Collaborating with your Photographer, 104: Getting Great Getting Ready Photos

05 | 20 | 2009

The first wedding I photographed was my high school friend Kori’s.  In the weeks before the wedding, nobody was planning to or hired to take photographs, so I volunteered.  I was justifiably mortified that this momentous occasion might go undocumented—and was apparently (happily) undeterred by my lack of experience.¹  The wedding day was a whirl—so much happening—an emotional ceremony, the reception in her father’s barn, a pig roast (!), and Kori had made her own beautiful dress by hand, complete with a whole backful of real buttons.  Taking photographs was so exhilarating that I raced out to a one-hour photo developer as soon as I left the party.  I was completely impatient to see the photographs we’d made²— which (thank God!) turned out great—and wanted Kori to be able to bring the pictures on her honeymoon.

What surprised me most at that first wedding and what I could never have anticipated was the transformation Kori made from woman to bride.  I mean: Kori was really a very pretty girl, but as a bride, she absolutely shone.  Now I’ve documented well over a hundred weddings (maybe hundreds?), and though expected, the transformation of every woman to bride is no less dramatic.  This transformation, I believe, is why we all love the getting ready photographs.

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We know we are going to outdo ourselves.  And somewhere in that getting ready time is where it happens. Also, it’s one of the few parts of the day that our spouses don’t see.  So there’s a natural curiosity.  And for my part, I know I really had wanted to see evidence of my husband preparing for our wedding. Despite the obsession on all our parts, it’s easy to make design mistakes that adversely affect the getting ready photographs.  Fortunately, it’s just as easy to take some simple measures to ensure gorgeous getting ready photographs.

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1.  Choose a room with good light.  I love when brides and grooms get ready at their home or at their parents’ homes.  Obviously, this isn’t possible at destination weddings.  If you get ready in a hotel or other location, choose a room with bright indirect light (like with nice giant north facing windows, if we’re going to be picky!).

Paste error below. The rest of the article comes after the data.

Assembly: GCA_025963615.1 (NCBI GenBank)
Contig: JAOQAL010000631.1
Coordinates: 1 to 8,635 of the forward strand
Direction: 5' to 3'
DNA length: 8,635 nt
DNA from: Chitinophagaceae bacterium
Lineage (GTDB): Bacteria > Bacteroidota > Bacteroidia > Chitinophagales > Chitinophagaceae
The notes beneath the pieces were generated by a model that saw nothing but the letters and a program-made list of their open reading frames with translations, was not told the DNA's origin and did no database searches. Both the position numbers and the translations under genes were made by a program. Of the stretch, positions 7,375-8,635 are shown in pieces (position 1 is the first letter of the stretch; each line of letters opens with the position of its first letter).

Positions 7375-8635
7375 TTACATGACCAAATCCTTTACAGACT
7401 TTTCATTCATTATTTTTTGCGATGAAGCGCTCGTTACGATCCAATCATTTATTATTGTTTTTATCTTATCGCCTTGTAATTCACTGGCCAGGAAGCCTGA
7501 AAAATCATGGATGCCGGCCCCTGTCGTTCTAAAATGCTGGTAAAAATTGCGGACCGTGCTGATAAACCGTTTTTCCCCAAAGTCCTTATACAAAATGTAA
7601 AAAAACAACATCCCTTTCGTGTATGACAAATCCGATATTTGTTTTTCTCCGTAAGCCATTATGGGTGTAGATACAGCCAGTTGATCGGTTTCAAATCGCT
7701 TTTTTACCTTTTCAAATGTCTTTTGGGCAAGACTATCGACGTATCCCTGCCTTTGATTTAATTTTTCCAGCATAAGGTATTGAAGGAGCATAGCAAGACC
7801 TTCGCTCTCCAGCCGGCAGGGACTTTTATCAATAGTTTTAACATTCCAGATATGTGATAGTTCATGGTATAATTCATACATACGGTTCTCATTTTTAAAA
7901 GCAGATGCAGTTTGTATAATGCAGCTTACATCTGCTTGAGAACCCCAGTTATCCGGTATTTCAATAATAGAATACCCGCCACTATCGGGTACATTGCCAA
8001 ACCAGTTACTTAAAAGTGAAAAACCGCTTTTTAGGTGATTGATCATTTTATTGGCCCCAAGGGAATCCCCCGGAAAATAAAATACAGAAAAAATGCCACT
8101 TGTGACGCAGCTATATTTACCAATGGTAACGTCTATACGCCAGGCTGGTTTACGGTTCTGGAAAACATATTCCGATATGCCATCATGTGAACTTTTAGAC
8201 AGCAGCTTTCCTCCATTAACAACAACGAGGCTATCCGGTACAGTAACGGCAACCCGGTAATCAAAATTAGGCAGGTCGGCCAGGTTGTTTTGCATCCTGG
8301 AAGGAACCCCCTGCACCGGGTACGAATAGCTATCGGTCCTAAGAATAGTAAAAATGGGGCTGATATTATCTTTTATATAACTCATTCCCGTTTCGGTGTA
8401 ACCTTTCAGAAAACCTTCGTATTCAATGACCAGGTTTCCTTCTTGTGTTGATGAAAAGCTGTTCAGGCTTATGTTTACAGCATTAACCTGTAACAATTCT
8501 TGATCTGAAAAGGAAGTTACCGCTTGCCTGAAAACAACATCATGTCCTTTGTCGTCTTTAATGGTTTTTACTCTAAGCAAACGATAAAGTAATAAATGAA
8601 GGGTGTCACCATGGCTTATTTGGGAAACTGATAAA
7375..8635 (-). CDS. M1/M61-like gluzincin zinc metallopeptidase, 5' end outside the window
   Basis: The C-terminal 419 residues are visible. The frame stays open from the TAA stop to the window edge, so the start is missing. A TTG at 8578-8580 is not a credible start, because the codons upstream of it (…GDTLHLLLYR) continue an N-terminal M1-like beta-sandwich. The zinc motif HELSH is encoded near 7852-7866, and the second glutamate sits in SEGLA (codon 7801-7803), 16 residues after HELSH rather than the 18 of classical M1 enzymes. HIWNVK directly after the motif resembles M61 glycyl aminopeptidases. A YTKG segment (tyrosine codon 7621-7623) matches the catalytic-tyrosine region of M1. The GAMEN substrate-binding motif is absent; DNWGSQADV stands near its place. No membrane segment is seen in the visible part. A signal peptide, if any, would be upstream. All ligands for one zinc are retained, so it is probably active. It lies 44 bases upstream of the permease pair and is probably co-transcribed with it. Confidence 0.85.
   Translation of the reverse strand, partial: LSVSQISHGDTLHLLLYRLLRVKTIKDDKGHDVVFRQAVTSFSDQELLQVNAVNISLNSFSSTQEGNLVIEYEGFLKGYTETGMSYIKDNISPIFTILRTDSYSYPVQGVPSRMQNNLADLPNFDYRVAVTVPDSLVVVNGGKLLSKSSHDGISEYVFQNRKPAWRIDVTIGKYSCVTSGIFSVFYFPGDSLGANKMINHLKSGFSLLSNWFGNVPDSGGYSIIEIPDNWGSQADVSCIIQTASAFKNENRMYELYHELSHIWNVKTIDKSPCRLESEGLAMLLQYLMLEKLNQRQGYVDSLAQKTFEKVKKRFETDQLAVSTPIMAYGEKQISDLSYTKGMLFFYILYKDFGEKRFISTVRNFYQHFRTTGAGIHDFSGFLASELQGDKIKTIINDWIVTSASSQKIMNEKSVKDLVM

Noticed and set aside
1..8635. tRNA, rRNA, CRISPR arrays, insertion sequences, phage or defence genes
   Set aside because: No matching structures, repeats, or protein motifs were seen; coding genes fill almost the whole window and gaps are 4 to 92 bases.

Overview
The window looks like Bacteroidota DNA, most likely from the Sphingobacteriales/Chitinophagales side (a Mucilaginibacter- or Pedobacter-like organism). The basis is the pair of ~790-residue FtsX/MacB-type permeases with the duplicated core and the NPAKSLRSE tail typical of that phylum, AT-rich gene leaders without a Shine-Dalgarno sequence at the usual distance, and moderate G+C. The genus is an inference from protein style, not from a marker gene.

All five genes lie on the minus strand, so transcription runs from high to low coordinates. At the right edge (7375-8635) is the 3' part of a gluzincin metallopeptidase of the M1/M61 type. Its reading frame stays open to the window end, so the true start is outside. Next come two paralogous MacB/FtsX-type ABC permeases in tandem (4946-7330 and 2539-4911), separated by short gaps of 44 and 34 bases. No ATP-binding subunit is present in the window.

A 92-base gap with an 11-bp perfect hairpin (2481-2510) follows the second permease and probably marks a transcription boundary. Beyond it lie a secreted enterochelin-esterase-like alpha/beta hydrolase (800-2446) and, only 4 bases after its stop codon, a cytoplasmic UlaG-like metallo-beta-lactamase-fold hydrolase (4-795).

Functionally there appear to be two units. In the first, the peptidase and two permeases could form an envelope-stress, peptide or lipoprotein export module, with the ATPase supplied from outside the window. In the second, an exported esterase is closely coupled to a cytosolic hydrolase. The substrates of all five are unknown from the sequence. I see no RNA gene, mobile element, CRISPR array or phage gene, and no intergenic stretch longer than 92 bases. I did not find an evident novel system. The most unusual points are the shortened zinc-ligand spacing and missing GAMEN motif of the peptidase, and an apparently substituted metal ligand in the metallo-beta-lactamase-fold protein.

2. Make the space clean and tidy.  Or if you choose to get ready in chaos (think big family, big bridal party chaos), let it be beautiful chaos.  This is sometimes the hardest part to manage, but it is essential—and it really impacts the photographs.  The room, of course, is the backdrop for all your getting ready photographs.  Keep luggage neatly packed and out of the way.  If you’re in a hotel, call housekeeping service and have the beds made up and room cleaned.

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3. If at all possible, make it possible for your photographers to go back and forth between the bride’s getting ready location and the groom’s.  Two rooms in proximity are always a good choice.  You’ll get more photographs for your time.  No matter what, don’t forget about the groom.  Watching the groom figure out how to get dressed is sometimes the best part!  His exciting getting-ready photos only take about fifteen minutes (well, honestly sometimes about three minutes), so it won’t detract from your coverage.  Schedule his getting ready photographs while you’re getting your makeup started. Nobody really wants photographs before the foundation goes on anyway.   (A side note is that a lot of couples request a divide-and-conquer strategy for the getting ready photographs, but you should definitely check with your photographers to see if this works well with the way they shoot.  I dislike dividing cameras and resources, and my husband and I have developed a great way of shooting together.)